They still are – we still are – and these days readers can find a range that stretches from literary novels to genre fiction, from stories that keep a tight focus on relationships to those that take a wide-angle look at how we live in the world. It’s that wide-angle look that draws me most strongly.
Emma Donoghue’s riveting The Pull of the Stars, for example, turns to same-sex attraction only in the final pages, and with the lightest touch, closing a circle that by then is crying out to be closed. But her characters engage with the full range of their world – the flu epidemic, the stifling hand of the Church in Ireland, the demands of nursing at a time when medicine had so little to offer.
Naomi Alderman’s Disobedience takes us into the ultra-Orthodox Jewish community, where people who are attracted to the wrong sex hide the knowledge from themselves as best they can and where the question How are we to live? is answered by rule and law and tradition, not by individual desire and choice.
In both books, attraction is powerful but it doesn’t drive the story. The characters; lives are made up of multiple layers, and their stories speak to the LGBTQ community but also to the rest of the world. These are our stories, and we need them, but they are also your stories, whoever you are. We are all human.
Ellen Hawley is the author of Other People Manage out now.
Jessie Greengrass‘s unforgettable novel The High House has made the Orwell Prize for Political Fiction 2022 shortlist.
Each year, the Orwell Prize independent panels award prizes to the writing and reporting which best meets the spirit of George Orwell’s own ambition ‘to make political writing into an art’.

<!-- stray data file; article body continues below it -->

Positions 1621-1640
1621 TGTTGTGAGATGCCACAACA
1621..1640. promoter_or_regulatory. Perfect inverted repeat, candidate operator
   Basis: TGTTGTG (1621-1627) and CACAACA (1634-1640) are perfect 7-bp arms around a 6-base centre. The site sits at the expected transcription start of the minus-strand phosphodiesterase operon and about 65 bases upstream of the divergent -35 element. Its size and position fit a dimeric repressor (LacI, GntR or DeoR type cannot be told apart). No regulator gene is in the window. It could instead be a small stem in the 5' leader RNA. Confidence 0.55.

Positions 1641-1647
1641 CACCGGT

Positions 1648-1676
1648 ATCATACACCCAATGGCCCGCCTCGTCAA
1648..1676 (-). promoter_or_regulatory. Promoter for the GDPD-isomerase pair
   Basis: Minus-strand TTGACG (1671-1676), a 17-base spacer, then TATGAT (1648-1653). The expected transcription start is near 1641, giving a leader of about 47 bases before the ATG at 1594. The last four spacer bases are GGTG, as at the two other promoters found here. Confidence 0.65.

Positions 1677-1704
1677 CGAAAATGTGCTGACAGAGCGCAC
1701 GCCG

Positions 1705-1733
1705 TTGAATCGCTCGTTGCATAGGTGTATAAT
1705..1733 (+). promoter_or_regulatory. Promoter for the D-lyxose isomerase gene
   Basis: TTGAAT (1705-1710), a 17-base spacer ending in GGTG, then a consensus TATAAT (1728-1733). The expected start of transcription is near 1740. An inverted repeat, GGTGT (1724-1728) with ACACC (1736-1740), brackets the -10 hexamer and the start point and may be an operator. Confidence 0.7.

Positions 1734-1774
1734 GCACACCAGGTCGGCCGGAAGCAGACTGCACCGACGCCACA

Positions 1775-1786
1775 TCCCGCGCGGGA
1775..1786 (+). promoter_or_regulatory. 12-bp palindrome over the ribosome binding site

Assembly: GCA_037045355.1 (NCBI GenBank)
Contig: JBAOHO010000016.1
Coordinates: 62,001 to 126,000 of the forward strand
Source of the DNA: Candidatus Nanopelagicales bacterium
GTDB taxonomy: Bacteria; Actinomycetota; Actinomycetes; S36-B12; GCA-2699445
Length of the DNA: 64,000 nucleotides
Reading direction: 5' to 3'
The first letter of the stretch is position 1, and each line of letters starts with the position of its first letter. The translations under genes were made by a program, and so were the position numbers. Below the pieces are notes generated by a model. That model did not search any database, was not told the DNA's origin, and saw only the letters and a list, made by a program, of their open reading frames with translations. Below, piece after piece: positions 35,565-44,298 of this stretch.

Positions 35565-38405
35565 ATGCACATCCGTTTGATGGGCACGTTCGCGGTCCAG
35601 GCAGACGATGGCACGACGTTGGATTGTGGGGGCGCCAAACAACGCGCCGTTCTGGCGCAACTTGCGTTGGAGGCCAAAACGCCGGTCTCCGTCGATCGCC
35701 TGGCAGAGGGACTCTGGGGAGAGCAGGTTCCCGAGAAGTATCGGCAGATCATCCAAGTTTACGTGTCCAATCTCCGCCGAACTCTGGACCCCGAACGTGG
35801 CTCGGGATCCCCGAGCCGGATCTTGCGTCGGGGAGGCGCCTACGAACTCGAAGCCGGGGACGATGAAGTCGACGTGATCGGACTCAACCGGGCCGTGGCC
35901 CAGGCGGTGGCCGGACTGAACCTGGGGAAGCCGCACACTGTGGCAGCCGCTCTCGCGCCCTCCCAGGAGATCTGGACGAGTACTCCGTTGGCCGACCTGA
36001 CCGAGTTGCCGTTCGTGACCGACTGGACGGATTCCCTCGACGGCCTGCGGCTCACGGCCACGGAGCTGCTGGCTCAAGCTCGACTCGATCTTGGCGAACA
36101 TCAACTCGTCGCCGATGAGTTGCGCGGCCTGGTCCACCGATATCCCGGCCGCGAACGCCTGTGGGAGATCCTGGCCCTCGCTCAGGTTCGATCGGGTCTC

View the full list of finalists.
Winners will be announced Thursday 14th July 2022.
Jessie Greengrass has received widespread acclaim for her novel The High House and we are thrilled to see it celebrated on The Royal Society of Literature’s Encore Award 2022 shortlist.
An annual Award of £10,000 celebrating outstanding achievements in second novels, the Encore Award fills a niche in the catalogue of literary prizes. This year’s judges are Sian Cain, Nikesh Shukla and Paul Muldoon and the five shortlisted novels are: The High House by Jessie Greengrass (Swift Press), Maxwell’s Demon by Steven Hall (Canongate), The Giant Dark by Sarvat Hasin (Little Brown), Light Perpetual by Francis Spufford (Scribner) and Asylum Road by Olivia Sudjic (Bloomsbury).
The judges commented on The High House: ‘Set in a flooded England in the near-future, this is a novel that confronts our collective failure to act in the face of the greatest existential crisis humanity has ever seen: the climate crisis. But with such bleak subject matter, Greengrass shows how moments of joy and love can still be found despite such terror, in this understatedly powerful novel.’
Jessie claimed: ‘I am absolutely delighted to be on the shortlist for this year’s Encore Award. Writing a second novel has felt like a very different, and in many ways a much harder task than writing the first, and comes with a much greater awareness of all the very many things it’s possible to get wrong, so to have this recognition is a joy – and a great spur as well to keep on working on a third!’
Winners announced Thursday 24th May.
Read the full press release.